This chain seems to have more “exclusive” movies than GEO. What I mean by that is some movies available for rent can only be found at Tsutaya. They even have a little sticker on them that state “Tsutaya exclusive” I’m not sure how that is worked out, but there is probably a deal between Tsutaya and the movie studio or distribution company.
In my experience, the prices are higher at Tsuyaya for renting older releases than GEO. However, if you’re looking to get good deals on renting “still hot” movies, Tsutaya is the best place.
If you use the Tsutaya app on your smartphone or the website, you can register your local store and receive coupons through email or the app. They come fairly often and you can rent newer releases for the same price as older ones. I’ve used this quite often and I don’t recall GEO having the same promotion coupons for movies.
Pronounced “Geh-Oh.” I like GEO for renting older movies because the price is about 90 yen (90 cents) to rent one movie for a week. This has resulted in me renting mountains of movies I have yet to see. It’s a great deal and has definitely helped in increasing my movie knowledge.
GEO also deals in used cell phones and tablets. If you don’t need your cell phone/smartphone anymore, you can sell it directly to GEO. You may not get the same price as selling it online, but sometimes it is just easier to sell at the store with no hassles of shipping and dealing with people.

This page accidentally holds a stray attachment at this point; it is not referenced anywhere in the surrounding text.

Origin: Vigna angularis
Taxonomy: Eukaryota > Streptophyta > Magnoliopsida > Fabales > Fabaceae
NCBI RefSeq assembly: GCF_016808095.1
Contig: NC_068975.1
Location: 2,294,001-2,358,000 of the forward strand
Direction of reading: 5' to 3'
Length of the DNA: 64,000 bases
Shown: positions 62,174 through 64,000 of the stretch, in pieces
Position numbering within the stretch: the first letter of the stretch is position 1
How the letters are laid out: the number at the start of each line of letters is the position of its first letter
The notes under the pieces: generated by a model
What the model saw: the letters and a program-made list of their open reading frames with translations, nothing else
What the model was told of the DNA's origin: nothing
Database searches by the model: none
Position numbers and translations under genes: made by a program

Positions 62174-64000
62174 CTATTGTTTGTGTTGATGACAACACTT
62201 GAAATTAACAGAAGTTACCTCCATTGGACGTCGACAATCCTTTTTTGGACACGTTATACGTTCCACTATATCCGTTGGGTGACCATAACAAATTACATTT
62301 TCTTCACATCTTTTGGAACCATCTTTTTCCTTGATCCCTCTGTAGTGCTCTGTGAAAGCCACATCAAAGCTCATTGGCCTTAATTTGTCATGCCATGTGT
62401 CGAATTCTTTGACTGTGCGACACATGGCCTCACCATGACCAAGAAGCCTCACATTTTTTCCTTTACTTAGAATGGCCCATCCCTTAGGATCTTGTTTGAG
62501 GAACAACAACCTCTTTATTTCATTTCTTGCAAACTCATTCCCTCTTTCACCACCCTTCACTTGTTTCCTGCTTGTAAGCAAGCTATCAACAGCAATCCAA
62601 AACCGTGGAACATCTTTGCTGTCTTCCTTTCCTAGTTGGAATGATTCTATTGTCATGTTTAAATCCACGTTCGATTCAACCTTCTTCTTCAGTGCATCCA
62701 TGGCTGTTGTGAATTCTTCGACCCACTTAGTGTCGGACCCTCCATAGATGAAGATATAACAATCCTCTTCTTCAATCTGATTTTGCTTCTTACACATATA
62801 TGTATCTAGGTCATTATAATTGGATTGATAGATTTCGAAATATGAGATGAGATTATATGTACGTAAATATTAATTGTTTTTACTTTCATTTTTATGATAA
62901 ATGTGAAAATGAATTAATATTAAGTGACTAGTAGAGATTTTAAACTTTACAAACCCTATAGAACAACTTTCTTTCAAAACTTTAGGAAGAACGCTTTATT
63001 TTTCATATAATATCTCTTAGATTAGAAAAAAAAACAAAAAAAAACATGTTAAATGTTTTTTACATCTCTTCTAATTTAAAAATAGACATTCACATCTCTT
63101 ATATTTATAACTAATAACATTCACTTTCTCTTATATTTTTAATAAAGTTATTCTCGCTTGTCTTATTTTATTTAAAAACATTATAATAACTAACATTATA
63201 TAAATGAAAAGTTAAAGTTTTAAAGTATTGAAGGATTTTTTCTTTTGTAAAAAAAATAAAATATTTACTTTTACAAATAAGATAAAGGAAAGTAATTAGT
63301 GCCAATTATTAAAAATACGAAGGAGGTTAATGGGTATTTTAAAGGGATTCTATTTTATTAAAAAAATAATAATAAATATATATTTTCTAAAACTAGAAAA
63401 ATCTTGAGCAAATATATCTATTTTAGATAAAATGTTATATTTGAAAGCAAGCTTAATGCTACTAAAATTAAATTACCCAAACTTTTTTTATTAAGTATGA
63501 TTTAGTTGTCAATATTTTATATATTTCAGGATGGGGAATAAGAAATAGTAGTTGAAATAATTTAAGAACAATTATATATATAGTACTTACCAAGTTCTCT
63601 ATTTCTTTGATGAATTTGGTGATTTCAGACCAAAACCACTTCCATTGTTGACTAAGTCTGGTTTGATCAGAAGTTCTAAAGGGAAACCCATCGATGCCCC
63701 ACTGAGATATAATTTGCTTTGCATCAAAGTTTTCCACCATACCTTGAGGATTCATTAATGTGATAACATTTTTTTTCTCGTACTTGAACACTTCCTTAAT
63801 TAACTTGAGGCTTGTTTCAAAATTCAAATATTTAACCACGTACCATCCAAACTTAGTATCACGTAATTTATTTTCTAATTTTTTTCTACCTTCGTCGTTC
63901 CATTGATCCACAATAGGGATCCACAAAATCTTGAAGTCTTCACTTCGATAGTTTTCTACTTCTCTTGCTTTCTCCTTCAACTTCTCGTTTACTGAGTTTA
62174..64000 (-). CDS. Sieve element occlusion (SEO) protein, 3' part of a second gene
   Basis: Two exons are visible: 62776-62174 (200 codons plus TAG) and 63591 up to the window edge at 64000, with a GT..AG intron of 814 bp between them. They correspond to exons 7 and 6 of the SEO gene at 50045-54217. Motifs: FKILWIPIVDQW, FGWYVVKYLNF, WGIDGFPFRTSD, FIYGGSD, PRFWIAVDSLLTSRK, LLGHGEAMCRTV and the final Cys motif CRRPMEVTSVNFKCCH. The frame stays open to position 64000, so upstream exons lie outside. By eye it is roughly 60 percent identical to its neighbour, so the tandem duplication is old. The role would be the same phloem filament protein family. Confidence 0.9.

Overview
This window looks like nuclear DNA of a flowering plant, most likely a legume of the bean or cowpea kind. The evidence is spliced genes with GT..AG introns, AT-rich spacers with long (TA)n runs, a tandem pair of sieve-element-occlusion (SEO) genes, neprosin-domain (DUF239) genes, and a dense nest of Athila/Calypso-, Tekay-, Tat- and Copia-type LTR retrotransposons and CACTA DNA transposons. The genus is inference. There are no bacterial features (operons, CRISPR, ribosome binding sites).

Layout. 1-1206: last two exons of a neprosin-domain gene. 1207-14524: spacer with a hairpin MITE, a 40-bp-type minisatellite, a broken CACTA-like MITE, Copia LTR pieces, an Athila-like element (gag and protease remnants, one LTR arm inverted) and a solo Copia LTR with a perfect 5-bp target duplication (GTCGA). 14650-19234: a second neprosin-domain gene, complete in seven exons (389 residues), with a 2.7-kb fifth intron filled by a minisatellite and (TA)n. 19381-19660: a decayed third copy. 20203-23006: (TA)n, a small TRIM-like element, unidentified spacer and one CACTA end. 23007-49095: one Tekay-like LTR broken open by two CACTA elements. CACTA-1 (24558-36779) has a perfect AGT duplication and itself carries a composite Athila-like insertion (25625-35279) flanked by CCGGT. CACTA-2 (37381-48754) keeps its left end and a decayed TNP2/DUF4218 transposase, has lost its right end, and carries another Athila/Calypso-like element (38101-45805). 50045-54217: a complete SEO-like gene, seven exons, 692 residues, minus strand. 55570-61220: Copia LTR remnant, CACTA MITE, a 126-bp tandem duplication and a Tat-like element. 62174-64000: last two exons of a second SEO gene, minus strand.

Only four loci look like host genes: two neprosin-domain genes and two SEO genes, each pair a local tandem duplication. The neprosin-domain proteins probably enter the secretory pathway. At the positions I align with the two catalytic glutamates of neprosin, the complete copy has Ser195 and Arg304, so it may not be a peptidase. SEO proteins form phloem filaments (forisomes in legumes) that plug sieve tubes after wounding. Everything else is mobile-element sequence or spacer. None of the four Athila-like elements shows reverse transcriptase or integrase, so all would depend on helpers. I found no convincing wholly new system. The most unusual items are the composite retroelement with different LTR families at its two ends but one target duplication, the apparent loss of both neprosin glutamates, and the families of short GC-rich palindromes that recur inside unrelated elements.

Why do people still need rental stores in Japan?
To understand why people still rent movies, you need to understand the history of personal computers in Japan. Computer knowledge and use is different than what you might be used to in your own country. Japanese people are accustomed to using electronics and appliances that do not rely on desktop/laptop computers. This is a factor in why people rent DVDs.
For more information check out the article “Why Japan Didn’t Create the iPod”
Streaming Services in Japan
Because the common person in Japan doesn’t use their computer as a digital hub, streaming services have been slow to catch on with the mainstream. Japanese TV manufacturers have also been slow to develop smart TVs for the Japanese market. However, the view on streaming services is changing due to many people switching from standard phones to smartphones.
Hulu has established a presence in Japan and has been promoting itself actively. There are still many people that don’t know about it, but slowly people are beginning to understand what streaming services can do for them. In the ad above, the promotional text reads: “No need to rent, no need to return.”
As of September 2015, Netflix has also launched in Japan. This is a good sign that competition is starting to take off and in the next five years, there will be a lot of growth in online video services.
With the recent launch of Netflix in Japan, I think the competition is going to start heating up. Within the next five years, a lot of people are going to start switching to subscription streaming services and going out to rent movies less.